But if you’re more of a How-many-international-restaurants-do-they-have? kind of person, then Subway comes after the Golden Arches and KFC.
Or maybe you care about who’s expanding the most. In that measurement, McDonald’s isn’t in the top five. The three American companies that opened the most non-US units—from 2009 to 2010—are Subway, Dunkin’ Donuts, and KFC.
All this information comes from QSR‘s “Global 30,” a sortable list ranking the top American “quick-service” restaurants outside the US.
Below are the ten American chains with the most restaurants outside the US. That’s the list I’m most interested in, since that gauges your chance of running into one of them overseas. Most are in Taiwan, so I’m adding embellishments from my experiences during my time in Taipei. We had more than our fair share of American fast-food outlets in the capital city, but there were still some gaps. I mean, how can a city of 6 million be Taco Bell-less?
- McDonald’s – 18,710 units
When we first arrived, we didn’t have the vocabulary to order individual items, so we just ordered meals by number. This meant a soda for even our smallest child, and we had four children. One day I walked up three flights of stairs (most McDonald’s in Taiwan are vertical) balancing 6 Cokes on a tray. I was pretty proud that I’d made it and pretended to stumble when I got to our table . . . and spilled the whole tray. . . . On another day we went to our local McD’s to find out that they’d run out of hamburger. I didn’t know that was possible.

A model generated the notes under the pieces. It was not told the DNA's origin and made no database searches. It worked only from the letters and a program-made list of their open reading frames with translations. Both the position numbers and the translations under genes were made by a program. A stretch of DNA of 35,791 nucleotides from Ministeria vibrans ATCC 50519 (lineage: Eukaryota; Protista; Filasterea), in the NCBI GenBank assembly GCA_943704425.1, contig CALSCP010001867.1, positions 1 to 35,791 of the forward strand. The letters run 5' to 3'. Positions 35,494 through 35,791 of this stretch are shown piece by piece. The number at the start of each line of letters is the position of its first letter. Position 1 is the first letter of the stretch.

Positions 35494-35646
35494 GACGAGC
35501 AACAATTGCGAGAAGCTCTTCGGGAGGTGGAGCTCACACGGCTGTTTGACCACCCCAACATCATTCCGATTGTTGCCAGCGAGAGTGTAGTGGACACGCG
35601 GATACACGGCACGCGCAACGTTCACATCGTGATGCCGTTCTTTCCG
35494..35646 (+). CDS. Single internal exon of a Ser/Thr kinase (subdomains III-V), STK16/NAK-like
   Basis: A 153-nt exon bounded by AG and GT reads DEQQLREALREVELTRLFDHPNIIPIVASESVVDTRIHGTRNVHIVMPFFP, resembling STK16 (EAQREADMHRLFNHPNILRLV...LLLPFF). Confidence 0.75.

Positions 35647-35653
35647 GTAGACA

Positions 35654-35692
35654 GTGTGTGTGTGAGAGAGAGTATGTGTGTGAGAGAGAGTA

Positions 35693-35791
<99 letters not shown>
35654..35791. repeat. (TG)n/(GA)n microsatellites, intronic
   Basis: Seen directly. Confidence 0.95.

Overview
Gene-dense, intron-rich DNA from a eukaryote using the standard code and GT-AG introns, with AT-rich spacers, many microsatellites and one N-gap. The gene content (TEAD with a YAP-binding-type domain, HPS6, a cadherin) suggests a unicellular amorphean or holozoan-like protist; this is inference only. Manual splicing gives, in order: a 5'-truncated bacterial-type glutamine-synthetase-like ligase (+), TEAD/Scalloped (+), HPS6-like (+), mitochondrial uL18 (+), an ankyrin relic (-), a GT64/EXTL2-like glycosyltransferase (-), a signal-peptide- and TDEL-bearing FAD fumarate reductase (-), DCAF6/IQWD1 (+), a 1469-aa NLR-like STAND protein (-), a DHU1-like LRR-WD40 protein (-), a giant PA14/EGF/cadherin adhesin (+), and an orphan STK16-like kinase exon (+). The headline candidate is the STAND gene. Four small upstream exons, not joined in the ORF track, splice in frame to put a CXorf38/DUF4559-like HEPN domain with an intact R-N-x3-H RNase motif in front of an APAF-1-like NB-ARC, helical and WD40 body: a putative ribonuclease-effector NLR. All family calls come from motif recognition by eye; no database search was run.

- KFC – 11,798
The extra crispy chicken at Taiwan’s KFCs is spicy hot, which we grew to like more than its American counterpart. And because the Taiwanese like dark meat better than white meat, when we ordered a bucket of chicken, we could substitute white for dark at no extra cost. One negative is that their KFCs don’t have slaw. I love KFC’s slaw.
- Subway – 10,109
You could almost replace your vegetable-vocabulary unit in language learning with several trips to Subway. If you want the right toppings on your sandwich, you simply have to learn the words. Pointing at “that green thing” won’t do. Building a sandwich at Subway is like a chapter test. . . . By the way, a Subway near us in Taipei also ran out of meat. For a few days it was a salad shop.
- Pizza Hut – 5,890
We had a Pizza Hut around the corner from our last apartment in Taiwan. Loved their pepperoni pizza. Not so crazy about toppings with peas or corn . . . or squid . . . or tuna.
- Starbucks – 5,727
Most of what I have to say about Starbucks I’ve already said here. The chain has made a big enough impact on the tea-drinking island of Taiwan that several coffee shops have sprung up with circular green logos and/or copycat names (ecoffee, for example). My favorite was the shop that had a sign that said, in a small font, something like, “We’re Not,” over the very large, “STARBUCKS.”
- Burger King – 4,998
For a while, my absolute favorite sandwich was a bacon cheeseburger from the Burger King in Keelung next to the train station, eaten on the train as I and a teammate rode back to Taipei after our evening Bible studies with students at the National Taiwan Oceanic University. My second favorite sandwich near the station was a da chang bao xiao chang, or “big sausage wrapped around a small sausage” (the outer “sausage” was made from sticky rice).
- Domino’s – 4,422
After serving for two years as a Mormon missionary in Taiwan, Scott Oelkers returned to Minnesota and double majored in Chinese and economics. Following his graduation, he got a job as a buyer for Domino’s Pizza International and worked his way up to vice president. He sold franchise rights in Taiwan to a private equity firm, and the firm asked him to run the business for them. He did, and in the process became a minor celebrity in Taiwan with his humorous TV commercials. Now Oelkers is president and CEO of Domino’s in Japan. He’s still making commercials, like the one below that just came out last month. Betsy Isaacson of the Huffington Post calls it “the most awkward ad in the universe.” I guess one man’s awkward is another man’s profitable.